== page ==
Death and dying in japan

Kennedy Institute of Ethics Journal 6 (4):374-378 (1996)
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Abstract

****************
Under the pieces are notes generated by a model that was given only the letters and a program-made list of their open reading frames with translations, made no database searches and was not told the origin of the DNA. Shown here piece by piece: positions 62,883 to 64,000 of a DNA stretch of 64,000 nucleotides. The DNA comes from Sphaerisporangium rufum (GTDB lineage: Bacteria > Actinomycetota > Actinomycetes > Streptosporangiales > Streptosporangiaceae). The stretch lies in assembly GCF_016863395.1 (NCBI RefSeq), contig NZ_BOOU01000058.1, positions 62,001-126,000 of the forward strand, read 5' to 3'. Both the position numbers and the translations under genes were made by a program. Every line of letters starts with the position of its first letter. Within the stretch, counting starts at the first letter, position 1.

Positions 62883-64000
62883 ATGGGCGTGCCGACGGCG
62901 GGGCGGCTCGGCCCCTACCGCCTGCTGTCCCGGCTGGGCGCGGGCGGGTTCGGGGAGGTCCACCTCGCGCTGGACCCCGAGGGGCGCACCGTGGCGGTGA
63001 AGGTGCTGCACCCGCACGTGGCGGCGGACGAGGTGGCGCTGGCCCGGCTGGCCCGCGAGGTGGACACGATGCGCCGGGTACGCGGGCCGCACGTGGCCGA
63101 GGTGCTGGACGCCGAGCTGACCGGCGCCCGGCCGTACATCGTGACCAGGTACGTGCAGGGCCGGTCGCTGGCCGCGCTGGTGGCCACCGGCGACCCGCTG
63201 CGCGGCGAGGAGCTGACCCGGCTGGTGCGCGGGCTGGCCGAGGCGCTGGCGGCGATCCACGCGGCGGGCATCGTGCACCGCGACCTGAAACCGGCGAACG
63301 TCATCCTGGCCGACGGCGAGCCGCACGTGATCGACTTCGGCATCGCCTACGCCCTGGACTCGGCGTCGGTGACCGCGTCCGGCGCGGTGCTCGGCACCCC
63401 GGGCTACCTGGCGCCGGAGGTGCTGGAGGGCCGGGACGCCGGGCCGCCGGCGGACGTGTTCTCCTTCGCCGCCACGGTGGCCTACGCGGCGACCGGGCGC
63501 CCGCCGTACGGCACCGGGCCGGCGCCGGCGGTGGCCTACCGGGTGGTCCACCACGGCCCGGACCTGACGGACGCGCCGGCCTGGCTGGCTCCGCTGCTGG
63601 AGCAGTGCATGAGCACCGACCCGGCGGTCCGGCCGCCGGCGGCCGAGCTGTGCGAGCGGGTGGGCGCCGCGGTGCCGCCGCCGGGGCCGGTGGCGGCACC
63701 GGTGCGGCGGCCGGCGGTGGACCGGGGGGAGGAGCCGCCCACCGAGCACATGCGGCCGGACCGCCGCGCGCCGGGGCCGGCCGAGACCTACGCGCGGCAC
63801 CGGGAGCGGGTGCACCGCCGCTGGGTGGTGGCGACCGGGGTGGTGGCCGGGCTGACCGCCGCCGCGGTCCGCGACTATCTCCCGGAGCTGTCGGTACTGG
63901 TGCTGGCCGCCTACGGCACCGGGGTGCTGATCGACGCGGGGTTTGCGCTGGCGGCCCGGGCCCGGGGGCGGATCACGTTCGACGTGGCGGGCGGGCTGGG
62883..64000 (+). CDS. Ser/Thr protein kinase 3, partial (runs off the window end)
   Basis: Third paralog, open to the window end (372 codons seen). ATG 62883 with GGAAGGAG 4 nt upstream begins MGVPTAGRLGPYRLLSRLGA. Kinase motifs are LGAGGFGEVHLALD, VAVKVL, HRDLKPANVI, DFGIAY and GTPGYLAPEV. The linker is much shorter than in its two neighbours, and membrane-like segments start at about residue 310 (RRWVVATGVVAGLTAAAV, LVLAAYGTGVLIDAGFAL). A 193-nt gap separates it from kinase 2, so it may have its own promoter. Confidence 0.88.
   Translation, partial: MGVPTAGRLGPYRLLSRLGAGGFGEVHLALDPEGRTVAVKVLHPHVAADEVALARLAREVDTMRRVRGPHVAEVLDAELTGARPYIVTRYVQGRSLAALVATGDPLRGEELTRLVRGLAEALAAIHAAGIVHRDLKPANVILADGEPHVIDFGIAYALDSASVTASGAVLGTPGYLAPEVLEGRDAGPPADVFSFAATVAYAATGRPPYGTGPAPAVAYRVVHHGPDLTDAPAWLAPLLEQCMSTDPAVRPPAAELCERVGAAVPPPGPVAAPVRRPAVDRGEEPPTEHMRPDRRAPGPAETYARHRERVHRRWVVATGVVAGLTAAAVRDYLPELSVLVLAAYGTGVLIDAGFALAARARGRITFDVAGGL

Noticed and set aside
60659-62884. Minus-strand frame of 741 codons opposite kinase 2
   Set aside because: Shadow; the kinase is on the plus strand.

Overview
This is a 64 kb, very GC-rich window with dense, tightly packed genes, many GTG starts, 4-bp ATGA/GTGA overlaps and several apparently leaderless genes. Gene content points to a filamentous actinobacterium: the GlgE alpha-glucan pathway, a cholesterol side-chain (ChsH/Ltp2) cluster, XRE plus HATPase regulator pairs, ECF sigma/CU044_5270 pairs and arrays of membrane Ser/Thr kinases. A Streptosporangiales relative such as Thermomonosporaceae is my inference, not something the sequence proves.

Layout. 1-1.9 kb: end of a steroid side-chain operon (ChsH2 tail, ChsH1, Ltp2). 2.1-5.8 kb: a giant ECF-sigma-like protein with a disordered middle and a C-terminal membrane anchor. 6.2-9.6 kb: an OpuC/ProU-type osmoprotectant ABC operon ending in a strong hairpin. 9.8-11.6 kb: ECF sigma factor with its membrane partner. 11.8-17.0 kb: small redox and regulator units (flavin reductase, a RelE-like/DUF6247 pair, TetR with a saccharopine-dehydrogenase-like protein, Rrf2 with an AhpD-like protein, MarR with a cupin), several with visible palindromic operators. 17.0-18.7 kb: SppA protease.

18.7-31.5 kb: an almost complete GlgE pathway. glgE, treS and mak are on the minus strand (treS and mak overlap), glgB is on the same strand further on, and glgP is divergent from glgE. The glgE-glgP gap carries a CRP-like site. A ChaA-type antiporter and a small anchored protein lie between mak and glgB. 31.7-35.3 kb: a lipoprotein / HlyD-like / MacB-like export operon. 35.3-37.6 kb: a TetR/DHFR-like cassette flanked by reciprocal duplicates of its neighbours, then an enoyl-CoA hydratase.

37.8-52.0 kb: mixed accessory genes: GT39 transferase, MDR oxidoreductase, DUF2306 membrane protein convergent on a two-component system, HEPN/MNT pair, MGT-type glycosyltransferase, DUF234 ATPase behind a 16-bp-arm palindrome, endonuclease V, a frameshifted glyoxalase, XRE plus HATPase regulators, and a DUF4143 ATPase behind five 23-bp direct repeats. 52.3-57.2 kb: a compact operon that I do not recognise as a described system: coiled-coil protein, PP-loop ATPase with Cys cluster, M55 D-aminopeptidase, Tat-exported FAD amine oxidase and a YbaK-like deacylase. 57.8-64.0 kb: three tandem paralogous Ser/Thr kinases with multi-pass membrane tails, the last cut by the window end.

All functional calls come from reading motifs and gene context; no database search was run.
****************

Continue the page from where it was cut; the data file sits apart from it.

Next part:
In lieu of an abstract, here is a brief excerpt of the content:Death and Dying in JapanRihito Kimura (bio)A majority of Japanese, at present, feel that the modern biomedical and technological innovations pertaining to human life and death have been forcing a change in our common understanding of what, historically, was simply the natural event and process of death and dying. The meaning of death and the dying process in our lives is changing as have the traditional criteria for determining death, namely, cessation of heartbeat and respiration.An individual’s death should be a personal and private matter as well as a familial, communal, and social matter. It has been regarded as such for many thousands of years in our Japanese society and culture. It is well understood that our traditional socio-cultural understanding of human life positively admits the natural process of death as the final event of life. The ideas expressed in Zen-Buddhist phrases such as “accept death as it is” and “life-death as one phenomenon” have been key motifs totally integrated into our traditional understanding of life (Tomomatsu 1939).However, the traditional perception of death as an acceptable process has [End Page 374] been vanishing as the Japanese have applied modern biomedical technologies more frequently in well-equipped hospital settings. Although the involvement of family members in the process of dying and particularly in the death event continues in a variety of ways, the care of dying patients in Japan is becoming much more similar to that delivered in advanced hospital settings in many countries of the world, than it is different. Now, in Japan, a majority of people end their lives in the hospital, surrounded by high-technology machines. Yet, in a survey by the Yomiuri Shimbun of 15 June 1991, half of the respondents said they would prefer to die at home.In addition, there has been a tradition of not explaining to terminally ill people the true nature of their condition, on the ground that this is most appropriate way to proceed (Kashiwagi 1994, pp. 78–85). However, views on this matter are changing. There is a gradual move toward telling patients the truth, and the notion of informed consent has been widely publicized in the clinical setting (Leflar 1996, pp. 96–107). In the 1991 nationwide opinion poll by the Yomiuri Shimbun, 65 percent of the participants said that they would like to be given full diagnostic information about themselves even if they were terminally ill. Nevertheless, only 22 percent of the people questioned said they themselves would definitely be prepared to disclose such information to a family member.The same survey indicated that 78 percent of people considered palliative care desirable, even though it might shorten life, while 16 percent thought life should be sustained as long as possible, irrespective of the pain that patients might be suffering.Challenges of Care for the DyingA special task force on terminal care, set up by the Ministry of Health and Welfare, issued a report in 1989 that encouraged the disclosure of diagnostic information to patients, provided that consideration was given to patients’ life histories, personalities, relationships with family members, and other factors. The report favored the use of drugs for pain control; it also dealt with matters such as spiritual requirements and the care of the family members.Traditionally, the physician-patient relationship in Japan is based on a complete and unquestioning trust of the physician by the patient, such that the physician acts to make health care decisions on behalf of the patient (Kimura 1991). However, increasingly it is believed that people should not have to accept without question the authority of doctors in the treatment of disease. Responsibility for the care of the dying should be shared between family members and all health professionals, not only physicians. Changes are needed in the mentalities of health care providers, patients, and family members, and it must be recognized that the medical system and institutions are not immutable (Annas and Miller 1994, pp. 374–76). [End Page 375]To complicate matters even further, although a patient’s family is informed of the incurable nature of the disease affecting their family member, the patient, as noted above, usually is not told of...

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